‘What I eat’ as critical to Well Experience 
as ‘how I look, how I feel’

Walgreens has really helped to transform why consumers shop a drug store with its position in healthier-for-you foods and fresh produce. That’s not just thinking outside of the box for traditional retail pharmacy operators; that’s throwing out the box altogether and replacing it with an in-store food pyramid. 

And they brought in the right executive to realize this vision for fresh — Steve Broughton, VP and GMM of food, beverage and household consumables at Walgreens. Broughton joined the company from Walmart, where he was in charge of its food offering at a time when Walmart had traditional supermarkets on its heels. That experience gave him the opportunity to transform a retail experience. “Greg [Wasson] enabled us to be change agents,” Broughton said, speaking to why, as a food executive, he made the transition to a pure-play drug store. 

Walgreens’ focus on fresh is central to its mission to transform from a retail pharmacy into a health and daily living destination because some of the urban residents shopping its stores — whether in challenged communities, where Walgreens doubles as the neighborhood grocer, or in busy downtown areas where healthier lunch selections are available for nearby office workers — aren’t there just to buy food. They are there to improve their lives, and so “what I eat” is as important to total wellness as “how I feel” or “how I look” or “what I need now.”

Walgreens is able to take “fresh” to a whole new level in its flagship stores in major cities like New York, San Francisco and Chicago, where it tests new concepts that continue to push the envelope on selling food in a drug store. For nearby office workers, Walgreens has successfully brought in fresh sushi made on-site, baristas, fresh-baked goods, smoothie bars and frozen yogurt stations, all of which reflect a little of the local flavor. 

And it’s not just the products that are helping to recreate the shopping experience — there are other less tangible dimensions of the experience that these concepts brings to its stores. “Those aromas of …coffee and fresh baked bread add to the experience,” Broughton said. “And the customers are telling us with their words, their wallets and with the lines around meal times that they are very open to a drug store carrying these types of products.”

That commitment to offering both fresher foods and healthier-for-you options has also transformed how Walgreens brings products to market in its stores that go long on fresh. “The sandwiches and the wraps and the cut fruits and salads, we source those products locally,” Broughton said. “It’s a little more difficult because we have to be closer to it, but we can reflect the taste and the flavor profiles that are significantly different by market, and we have it closer to our stores, so there is less transit time,” he said. 

There are two major challenges, however: logistics and technology.

Walgreens solved its logistics challenge through facilities called consolidated distribution centers in place of direct store deliveries. Couple that with the company’s technology solution — a system that helps manage first-in, first-out product rotation with expiration dates — and you have most of the ingredients for success in driving a fresh-food business that is meaningful and relevant at the local level.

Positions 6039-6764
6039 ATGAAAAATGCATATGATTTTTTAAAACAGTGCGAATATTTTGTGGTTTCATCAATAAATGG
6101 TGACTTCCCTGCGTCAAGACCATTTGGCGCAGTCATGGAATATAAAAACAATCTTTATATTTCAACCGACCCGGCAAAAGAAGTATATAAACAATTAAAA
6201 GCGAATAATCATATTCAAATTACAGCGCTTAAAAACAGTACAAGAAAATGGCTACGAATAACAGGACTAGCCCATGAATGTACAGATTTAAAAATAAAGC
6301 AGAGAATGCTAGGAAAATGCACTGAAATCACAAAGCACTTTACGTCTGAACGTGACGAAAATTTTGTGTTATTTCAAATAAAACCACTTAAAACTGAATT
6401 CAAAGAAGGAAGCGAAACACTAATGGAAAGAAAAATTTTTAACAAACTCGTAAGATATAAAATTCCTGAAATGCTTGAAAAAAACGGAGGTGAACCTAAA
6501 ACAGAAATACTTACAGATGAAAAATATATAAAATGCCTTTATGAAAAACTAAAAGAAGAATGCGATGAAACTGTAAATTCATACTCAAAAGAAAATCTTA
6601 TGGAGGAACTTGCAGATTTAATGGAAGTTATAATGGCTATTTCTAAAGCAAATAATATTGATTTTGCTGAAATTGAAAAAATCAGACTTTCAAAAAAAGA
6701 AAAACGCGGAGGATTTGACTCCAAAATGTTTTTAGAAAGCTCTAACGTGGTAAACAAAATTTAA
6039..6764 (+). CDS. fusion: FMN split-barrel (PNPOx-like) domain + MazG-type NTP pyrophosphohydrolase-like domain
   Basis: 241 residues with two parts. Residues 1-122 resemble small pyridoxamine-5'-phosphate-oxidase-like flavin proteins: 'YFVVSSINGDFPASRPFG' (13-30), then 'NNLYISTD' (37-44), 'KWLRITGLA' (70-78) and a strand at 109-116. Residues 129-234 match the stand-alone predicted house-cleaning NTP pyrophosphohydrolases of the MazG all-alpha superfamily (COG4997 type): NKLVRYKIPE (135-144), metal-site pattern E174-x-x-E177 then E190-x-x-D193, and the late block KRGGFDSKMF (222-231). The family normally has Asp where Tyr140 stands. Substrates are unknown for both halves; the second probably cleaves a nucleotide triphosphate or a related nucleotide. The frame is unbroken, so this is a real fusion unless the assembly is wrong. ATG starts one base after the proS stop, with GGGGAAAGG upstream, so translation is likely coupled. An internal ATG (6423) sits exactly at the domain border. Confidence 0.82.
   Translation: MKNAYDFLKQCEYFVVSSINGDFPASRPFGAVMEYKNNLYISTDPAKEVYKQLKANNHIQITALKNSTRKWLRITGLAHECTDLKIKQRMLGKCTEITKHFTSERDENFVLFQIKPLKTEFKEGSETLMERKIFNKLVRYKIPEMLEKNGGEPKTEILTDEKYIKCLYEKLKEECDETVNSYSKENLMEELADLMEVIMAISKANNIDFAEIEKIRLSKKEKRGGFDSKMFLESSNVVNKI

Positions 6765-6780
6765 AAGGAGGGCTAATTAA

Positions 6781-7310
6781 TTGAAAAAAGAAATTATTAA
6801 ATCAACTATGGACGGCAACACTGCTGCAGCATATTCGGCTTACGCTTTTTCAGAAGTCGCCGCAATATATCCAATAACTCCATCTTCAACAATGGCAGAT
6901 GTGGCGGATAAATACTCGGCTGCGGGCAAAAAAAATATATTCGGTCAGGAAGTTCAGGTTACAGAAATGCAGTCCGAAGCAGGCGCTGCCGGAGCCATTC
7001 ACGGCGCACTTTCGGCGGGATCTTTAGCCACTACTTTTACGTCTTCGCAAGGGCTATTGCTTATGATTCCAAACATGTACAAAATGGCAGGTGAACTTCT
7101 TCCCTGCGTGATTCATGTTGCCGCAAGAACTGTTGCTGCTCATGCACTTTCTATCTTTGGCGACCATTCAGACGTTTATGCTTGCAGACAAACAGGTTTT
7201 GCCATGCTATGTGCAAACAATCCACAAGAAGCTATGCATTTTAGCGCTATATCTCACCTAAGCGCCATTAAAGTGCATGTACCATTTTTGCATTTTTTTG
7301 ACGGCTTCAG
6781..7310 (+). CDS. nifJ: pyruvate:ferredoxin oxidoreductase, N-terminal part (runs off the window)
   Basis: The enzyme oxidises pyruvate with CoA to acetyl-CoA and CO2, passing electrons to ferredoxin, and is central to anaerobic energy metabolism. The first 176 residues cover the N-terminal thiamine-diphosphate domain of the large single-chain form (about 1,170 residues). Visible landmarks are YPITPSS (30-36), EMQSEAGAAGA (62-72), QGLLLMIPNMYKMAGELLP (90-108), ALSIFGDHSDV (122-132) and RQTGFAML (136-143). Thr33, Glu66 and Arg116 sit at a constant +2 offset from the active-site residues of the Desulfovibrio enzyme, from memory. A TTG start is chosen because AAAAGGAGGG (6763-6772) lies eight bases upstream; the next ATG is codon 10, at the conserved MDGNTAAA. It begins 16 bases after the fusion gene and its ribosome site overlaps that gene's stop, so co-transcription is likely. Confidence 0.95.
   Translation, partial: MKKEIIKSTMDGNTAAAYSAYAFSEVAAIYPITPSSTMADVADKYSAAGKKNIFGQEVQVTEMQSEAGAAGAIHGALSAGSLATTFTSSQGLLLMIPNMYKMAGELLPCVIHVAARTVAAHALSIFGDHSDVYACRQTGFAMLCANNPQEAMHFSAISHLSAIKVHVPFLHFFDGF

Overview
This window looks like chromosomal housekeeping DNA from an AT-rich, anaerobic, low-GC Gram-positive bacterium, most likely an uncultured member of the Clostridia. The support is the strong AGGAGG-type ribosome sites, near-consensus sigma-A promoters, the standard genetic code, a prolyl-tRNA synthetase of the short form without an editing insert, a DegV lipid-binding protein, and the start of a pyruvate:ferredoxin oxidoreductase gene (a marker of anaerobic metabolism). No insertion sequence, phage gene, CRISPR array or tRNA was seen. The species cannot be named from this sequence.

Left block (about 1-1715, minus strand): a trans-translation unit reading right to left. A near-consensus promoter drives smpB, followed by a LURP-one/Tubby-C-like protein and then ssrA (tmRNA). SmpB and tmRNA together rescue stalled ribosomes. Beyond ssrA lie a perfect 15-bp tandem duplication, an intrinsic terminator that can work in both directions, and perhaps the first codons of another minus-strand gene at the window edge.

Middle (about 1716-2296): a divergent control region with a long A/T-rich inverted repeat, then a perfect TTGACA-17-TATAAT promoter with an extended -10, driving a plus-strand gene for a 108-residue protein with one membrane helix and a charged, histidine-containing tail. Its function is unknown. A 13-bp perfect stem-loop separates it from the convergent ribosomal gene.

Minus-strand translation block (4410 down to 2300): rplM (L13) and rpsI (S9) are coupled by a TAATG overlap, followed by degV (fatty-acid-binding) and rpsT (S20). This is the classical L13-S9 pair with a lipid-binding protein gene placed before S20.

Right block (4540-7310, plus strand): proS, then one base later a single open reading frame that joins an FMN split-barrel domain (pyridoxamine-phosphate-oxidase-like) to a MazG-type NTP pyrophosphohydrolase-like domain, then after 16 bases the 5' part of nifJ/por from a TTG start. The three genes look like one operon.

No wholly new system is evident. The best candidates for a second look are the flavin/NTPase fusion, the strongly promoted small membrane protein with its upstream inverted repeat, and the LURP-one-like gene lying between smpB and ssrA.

Other tools Walgreens uses to help ensure the return on investment for any store featuring fresh is tight shrink control and keeping a close eye on what sells when, and what doesn’t. “We have the ability to tweak the assortment as frequently as we need,” Broughton said. “As soon as we sell through a product … the next day it can be something different.”

However, it takes about the same amount of time to set up an item for one store as it does for 8,000 stores, so Walgreens has recently instituted a team responsible for making assortment decisions at the local level. Under the direction of VP inventory strategy Mark Scharbo, who came to Walgreens by way of Duane Reade, the team will help manage localization and inventory strategy. “He’ll help us to manage those exceptions a little bit better and [be] more narrowly focused geographically so that we can offer the correct assortment.”

In addition to Scharbo, the divisional merchandise managers that really make fresh come to life in Walgreens stores, in the many forms it takes, are Jim Jensen, who manages fresh produce; Dex McCreary, who oversees candy, beer, wine and spirits; and Chris Serbin, who’s in charge of center-store food offerings. More and more, Walgreens designates a portion of its food assortments among local brands that are relevant to shoppers in those stores. To do this, you need boots on the ground to identify those brands (for more, see page 86).

The Nuts on Clark brand available at the State and Randolph store in Chicago is a perfect example of tapping into the local flavor of the market, Broughton said. Nuts on Clark (located on Clark Street) is locally famous in downtown Chicago for its popcorn and nut varieties. The only place you can buy Nuts on Clark outside of their own shop is at Walgreens. It’s just one example of how fresh is enabling Walgreens to be different.

Colby Red is another interesting story, Broughton noted, and really brings home how food — in this case, wine — can help personify Walgreens’ larger mission to provide solutions for consumers to get, stay and live well. Daryl Groom, a winemaker, created a red wine named for his son Colby, who was born with a heart defect, to help support heart research. For the first two years, the wine was only sold in retail at Walgreens. To date, Walgreens and the Groom family together have helped raise more than $200,000 to support charities that promote heart health.

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